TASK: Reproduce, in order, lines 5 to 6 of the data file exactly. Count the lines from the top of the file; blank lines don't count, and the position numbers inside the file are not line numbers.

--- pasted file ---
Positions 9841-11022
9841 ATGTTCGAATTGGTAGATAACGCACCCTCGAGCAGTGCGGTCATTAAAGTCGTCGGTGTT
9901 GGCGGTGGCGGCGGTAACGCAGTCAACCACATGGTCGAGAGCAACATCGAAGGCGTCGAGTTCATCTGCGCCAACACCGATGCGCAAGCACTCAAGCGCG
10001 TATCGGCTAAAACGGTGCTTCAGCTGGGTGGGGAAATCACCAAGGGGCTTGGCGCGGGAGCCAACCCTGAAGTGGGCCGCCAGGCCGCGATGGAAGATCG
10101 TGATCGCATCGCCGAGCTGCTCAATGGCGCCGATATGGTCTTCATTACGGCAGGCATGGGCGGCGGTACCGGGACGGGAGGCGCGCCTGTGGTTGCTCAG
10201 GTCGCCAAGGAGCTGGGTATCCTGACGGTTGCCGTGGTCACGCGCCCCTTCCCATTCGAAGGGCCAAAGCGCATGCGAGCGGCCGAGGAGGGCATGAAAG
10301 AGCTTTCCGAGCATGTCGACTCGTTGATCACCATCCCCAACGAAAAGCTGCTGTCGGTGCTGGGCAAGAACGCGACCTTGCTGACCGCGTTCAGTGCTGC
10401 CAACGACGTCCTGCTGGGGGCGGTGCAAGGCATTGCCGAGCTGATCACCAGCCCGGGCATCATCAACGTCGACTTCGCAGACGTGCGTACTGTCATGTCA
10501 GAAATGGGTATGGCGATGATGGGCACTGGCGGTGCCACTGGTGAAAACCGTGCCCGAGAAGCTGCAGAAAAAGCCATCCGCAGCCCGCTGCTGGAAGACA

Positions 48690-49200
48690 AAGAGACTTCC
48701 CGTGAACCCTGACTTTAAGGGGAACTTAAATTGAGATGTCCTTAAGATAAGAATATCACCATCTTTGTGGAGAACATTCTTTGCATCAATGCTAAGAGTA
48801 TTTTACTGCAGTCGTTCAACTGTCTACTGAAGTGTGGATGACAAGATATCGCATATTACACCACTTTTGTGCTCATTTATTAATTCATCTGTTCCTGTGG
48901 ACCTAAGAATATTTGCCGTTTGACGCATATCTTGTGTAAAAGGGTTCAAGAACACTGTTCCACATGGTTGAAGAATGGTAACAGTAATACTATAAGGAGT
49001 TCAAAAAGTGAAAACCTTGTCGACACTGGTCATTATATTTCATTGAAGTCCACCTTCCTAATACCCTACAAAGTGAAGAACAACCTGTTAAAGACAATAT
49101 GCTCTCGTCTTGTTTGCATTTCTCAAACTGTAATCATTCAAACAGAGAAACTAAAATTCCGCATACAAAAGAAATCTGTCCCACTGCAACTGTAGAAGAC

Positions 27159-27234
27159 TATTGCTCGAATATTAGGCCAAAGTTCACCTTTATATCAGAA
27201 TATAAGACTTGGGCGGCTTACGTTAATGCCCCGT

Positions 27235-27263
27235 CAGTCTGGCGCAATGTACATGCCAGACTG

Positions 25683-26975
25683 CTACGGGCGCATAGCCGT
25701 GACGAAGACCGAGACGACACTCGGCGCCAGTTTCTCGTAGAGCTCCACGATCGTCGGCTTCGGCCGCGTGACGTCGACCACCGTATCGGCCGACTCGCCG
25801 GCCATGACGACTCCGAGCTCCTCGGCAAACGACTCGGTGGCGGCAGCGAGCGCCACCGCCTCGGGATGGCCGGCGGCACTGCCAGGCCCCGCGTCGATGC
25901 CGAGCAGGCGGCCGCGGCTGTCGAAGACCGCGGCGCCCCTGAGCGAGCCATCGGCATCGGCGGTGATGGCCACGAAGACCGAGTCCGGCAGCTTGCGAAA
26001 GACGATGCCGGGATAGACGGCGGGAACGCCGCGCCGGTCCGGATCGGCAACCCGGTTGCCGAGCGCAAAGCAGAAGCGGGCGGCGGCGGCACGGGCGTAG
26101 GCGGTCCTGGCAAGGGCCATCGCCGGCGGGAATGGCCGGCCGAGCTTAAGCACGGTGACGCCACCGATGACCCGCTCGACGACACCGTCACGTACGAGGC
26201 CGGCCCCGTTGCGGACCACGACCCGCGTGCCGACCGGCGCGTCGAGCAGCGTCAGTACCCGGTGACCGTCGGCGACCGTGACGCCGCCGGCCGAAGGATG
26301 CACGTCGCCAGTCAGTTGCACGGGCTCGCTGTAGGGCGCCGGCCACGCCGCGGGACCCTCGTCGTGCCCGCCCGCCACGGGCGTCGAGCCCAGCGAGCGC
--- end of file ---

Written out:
10101 TGATCGCATCGCCGAGCTGCTCAATGGCGCCGATATGGTCTTCATTACGGCAGGCATGGGCGGCGGTACCGGGACGGGAGGCGCGCCTGTGGTTGCTCAG
10201 GTCGCCAAGGAGCTGGGTATCCTGACGGTTGCCGTGGTCACGCGCCCCTTCCCATTCGAAGGGCCAAAGCGCATGCGAGCGGCCGAGGAGGGCATGAAAG